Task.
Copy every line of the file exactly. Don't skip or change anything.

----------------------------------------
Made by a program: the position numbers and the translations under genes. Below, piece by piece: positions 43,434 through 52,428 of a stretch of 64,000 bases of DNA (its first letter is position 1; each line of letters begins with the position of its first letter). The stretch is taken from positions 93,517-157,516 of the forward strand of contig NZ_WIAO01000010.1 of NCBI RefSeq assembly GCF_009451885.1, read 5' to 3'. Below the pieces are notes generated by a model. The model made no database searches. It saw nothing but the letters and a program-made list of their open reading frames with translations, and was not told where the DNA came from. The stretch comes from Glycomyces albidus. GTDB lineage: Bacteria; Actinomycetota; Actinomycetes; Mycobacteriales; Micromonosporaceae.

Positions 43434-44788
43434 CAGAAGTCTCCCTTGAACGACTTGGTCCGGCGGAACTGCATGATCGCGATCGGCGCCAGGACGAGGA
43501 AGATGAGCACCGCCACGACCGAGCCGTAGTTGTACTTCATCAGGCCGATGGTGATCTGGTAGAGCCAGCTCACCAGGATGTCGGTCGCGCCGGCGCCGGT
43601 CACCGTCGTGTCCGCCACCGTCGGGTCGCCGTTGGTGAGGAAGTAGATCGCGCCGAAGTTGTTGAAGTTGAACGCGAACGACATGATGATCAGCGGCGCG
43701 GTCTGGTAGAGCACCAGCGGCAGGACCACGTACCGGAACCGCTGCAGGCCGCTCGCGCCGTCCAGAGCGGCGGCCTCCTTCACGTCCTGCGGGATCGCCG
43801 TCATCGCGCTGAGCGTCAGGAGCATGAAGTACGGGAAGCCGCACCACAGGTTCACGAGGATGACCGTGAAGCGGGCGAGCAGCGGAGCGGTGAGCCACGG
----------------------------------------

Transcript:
Made by a program: the position numbers and the translations under genes. Below, piece by piece: positions 43,434 through 52,428 of a stretch of 64,000 bases of DNA (its first letter is position 1; each line of letters begins with the position of its first letter). The stretch is taken from positions 93,517-157,516 of the forward strand of contig NZ_WIAO01000010.1 of NCBI RefSeq assembly GCF_009451885.1, read 5' to 3'. Below the pieces are notes generated by a model. The model made no database searches. It saw nothing but the letters and a program-made list of their open reading frames with translations, and was not told where the DNA came from. The stretch comes from Glycomyces albidus. GTDB lineage: Bacteria; Actinomycetota; Actinomycetes; Mycobacteriales; Micromonosporaceae.

Positions 43434-44788
43434 CAGAAGTCTCCCTTGAACGACTTGGTCCGGCGGAACTGCATGATCGCGATCGGCGCCAGGACGAGGA
43501 AGATGAGCACCGCCACGACCGAGCCGTAGTTGTACTTCATCAGGCCGATGGTGATCTGGTAGAGCCAGCTCACCAGGATGTCGGTCGCGCCGGCGCCGGT
43601 CACCGTCGTGTCCGCCACCGTCGGGTCGCCGTTGGTGAGGAAGTAGATCGCGCCGAAGTTGTTGAAGTTGAACGCGAACGACATGATGATCAGCGGCGCG
43701 GTCTGGTAGAGCACCAGCGGCAGGACCACGTACCGGAACCGCTGCAGGCCGCTCGCGCCGTCCAGAGCGGCGGCCTCCTTCACGTCCTGCGGGATCGCCG
43801 TCATCGCGCTGAGCGTCAGGAGCATGAAGTACGGGAAGCCGCACCACAGGTTCACGAGGATGACCGTGAAGCGGGCGAGCAGCGGAGCGGTGAGCCACGG